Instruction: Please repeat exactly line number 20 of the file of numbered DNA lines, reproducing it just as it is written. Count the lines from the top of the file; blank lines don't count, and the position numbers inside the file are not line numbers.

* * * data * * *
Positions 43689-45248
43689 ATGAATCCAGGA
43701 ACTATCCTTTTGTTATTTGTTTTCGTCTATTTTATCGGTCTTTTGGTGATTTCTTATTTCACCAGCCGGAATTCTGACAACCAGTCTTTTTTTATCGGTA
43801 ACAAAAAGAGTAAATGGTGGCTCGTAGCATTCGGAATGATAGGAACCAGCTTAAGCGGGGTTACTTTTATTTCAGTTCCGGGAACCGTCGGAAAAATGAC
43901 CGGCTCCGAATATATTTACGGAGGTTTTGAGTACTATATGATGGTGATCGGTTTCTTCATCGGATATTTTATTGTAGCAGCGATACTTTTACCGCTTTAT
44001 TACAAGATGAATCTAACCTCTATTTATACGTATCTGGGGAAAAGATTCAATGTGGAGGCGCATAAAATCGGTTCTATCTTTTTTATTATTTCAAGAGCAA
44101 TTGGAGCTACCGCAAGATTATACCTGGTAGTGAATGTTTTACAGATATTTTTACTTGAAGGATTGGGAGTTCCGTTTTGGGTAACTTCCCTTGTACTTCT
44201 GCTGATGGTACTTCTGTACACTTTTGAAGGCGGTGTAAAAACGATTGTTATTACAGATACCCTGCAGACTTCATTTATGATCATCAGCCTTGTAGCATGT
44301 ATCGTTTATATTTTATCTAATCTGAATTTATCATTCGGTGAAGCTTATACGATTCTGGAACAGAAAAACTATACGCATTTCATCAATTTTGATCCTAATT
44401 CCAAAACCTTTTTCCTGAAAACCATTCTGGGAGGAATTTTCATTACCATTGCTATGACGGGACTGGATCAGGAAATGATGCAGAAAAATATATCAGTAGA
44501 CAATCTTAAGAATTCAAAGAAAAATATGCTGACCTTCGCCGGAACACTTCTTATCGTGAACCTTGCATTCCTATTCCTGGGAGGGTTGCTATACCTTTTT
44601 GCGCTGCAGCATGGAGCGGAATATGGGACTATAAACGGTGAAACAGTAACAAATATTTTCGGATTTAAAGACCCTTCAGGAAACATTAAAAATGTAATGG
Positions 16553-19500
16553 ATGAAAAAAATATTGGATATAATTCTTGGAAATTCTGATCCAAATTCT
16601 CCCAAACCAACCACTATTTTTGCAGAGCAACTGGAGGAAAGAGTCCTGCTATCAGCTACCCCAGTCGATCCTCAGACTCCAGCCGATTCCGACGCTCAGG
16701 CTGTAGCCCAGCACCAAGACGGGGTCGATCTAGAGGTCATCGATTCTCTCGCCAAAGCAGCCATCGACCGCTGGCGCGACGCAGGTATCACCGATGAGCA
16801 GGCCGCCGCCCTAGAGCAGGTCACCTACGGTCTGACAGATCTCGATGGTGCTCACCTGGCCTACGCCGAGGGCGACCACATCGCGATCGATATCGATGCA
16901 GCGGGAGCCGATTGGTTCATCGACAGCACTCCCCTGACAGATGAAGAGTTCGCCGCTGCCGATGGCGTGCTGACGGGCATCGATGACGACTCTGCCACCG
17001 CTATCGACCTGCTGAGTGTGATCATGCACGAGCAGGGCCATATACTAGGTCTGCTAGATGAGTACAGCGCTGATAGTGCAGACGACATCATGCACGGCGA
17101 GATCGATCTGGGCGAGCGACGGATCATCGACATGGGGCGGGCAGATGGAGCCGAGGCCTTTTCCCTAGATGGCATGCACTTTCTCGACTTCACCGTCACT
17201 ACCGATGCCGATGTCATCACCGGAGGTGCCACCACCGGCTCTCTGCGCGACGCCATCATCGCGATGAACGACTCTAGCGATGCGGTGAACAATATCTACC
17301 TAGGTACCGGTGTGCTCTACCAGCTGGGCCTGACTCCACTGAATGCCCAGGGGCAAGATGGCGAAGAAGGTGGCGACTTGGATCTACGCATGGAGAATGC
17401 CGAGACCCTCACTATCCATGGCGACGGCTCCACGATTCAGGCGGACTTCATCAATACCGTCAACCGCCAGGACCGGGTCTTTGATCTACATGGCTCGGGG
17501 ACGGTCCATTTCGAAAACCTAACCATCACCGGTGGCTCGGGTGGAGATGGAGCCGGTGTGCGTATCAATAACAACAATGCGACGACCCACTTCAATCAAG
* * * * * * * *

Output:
17101 GATCGATCTGGGCGAGCGACGGATCATCGACATGGGGCGGGCAGATGGAGCCGAGGCCTTTTCCCTAGATGGCATGCACTTTCTCGACTTCACCGTCACT